Can you visualise whether these nets fold up into 3D shapes? Watch the videos each time to see if you were correct.

Pick a square within a multiplication square and add the numbers on each diagonal. What do you notice?

Eulerian and Hamiltonian circuits are defined with some simple examples and a couple of puzzles to illustrate Hamiltonian circuits.

Here are some examples of 'cons', and see if you can figure out where the trick is.

In this 7-sandwich: 7 1 3 1 6 4 3 5 7 2 4 6 2 5 there are 7 numbers between the 7s, 6 between the 6s etc. The article shows which values of n can make n-sandwiches and which cannot.

What does logic mean to us and is that different to mathematical logic? We will explore these questions in this article.

When number pyramids have a sequence on the bottom layer, some interesting patterns emerge...

Consider the equation 1/a + 1/b + 1/c = 1 where a, b and c are natural numbers and 0 < a < b < c. Prove that there is only one set of values which satisfy this equation.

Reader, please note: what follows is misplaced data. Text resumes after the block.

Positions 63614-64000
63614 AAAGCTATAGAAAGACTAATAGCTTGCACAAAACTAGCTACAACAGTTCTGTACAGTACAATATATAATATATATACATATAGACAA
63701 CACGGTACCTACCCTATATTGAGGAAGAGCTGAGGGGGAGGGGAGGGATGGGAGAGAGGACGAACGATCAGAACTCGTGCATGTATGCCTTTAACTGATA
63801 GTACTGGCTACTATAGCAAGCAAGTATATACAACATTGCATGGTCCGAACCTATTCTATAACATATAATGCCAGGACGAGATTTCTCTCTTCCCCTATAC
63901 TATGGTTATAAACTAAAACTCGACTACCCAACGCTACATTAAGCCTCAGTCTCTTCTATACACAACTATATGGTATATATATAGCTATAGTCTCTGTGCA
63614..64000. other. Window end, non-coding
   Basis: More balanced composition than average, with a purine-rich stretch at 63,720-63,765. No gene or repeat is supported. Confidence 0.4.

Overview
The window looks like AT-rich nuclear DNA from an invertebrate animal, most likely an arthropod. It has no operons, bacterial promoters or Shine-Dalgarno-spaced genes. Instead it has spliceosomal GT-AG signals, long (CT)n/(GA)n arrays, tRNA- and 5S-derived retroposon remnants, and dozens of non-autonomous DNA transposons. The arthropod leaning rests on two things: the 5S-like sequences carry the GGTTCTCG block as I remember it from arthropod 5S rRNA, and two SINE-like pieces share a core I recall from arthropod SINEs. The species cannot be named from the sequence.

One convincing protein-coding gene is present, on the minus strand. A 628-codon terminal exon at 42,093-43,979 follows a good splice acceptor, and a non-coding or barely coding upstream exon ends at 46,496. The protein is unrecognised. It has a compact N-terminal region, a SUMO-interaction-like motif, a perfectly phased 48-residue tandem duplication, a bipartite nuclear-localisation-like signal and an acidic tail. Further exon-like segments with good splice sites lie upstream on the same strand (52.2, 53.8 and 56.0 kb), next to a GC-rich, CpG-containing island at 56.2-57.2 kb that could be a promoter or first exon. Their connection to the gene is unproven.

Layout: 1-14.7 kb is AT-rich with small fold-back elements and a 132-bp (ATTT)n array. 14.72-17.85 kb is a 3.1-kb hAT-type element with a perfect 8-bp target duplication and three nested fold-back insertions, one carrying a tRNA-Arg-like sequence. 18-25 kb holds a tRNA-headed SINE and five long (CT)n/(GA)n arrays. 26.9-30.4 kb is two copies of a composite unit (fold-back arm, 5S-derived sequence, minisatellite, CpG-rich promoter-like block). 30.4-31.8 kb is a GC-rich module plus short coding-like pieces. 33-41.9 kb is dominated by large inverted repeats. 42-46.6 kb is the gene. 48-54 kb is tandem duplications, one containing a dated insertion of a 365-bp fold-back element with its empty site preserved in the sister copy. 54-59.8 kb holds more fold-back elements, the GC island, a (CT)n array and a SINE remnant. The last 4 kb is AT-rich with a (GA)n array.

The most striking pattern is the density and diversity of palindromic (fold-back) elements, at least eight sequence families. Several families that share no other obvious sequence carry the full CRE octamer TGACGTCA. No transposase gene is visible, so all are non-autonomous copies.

A paradox is a statement that seems to be both untrue and true at the same time. This article looks at a few examples and challenges you to investigate them for yourself.

Write down a three-digit number Change the order of the digits to get a different number Find the difference between the two three digit numbers Follow the rest of the instructions then try. . . .

Some diagrammatic 'proofs' of algebraic identities and inequalities.

We have exactly 100 coins. There are five different values of coins. We have decided to buy a piece of computer software for 39.75. We have the correct money, not a penny more, not a penny less! Can. . . .

I added together some of my neighbours house numbers. Can you explain the patterns I noticed?